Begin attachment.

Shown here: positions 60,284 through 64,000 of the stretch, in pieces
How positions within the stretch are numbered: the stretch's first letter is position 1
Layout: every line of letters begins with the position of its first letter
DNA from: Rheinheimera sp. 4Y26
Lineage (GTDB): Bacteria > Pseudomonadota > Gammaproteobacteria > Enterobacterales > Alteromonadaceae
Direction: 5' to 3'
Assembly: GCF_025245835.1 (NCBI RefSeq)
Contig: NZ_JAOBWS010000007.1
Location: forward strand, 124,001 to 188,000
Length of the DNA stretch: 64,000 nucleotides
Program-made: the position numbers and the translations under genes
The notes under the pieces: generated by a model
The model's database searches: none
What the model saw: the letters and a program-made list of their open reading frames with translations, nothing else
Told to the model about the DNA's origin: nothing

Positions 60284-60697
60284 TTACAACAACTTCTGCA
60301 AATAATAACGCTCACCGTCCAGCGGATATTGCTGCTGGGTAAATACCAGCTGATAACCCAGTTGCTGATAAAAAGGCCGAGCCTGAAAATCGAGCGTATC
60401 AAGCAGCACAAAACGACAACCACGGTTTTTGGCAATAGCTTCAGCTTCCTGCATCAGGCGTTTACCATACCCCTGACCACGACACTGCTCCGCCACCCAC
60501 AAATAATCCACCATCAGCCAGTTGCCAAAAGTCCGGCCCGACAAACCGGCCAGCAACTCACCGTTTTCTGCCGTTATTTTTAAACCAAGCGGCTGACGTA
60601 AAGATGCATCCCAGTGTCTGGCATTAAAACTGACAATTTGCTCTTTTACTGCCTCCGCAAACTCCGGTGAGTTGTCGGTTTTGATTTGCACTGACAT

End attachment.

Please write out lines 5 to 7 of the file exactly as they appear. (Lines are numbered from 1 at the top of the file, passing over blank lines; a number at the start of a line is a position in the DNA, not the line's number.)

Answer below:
Lineage (GTDB): Bacteria > Pseudomonadota > Gammaproteobacteria > Enterobacterales > Alteromonadaceae
Direction: 5' to 3'
Assembly: GCF_025245835.1 (NCBI RefSeq)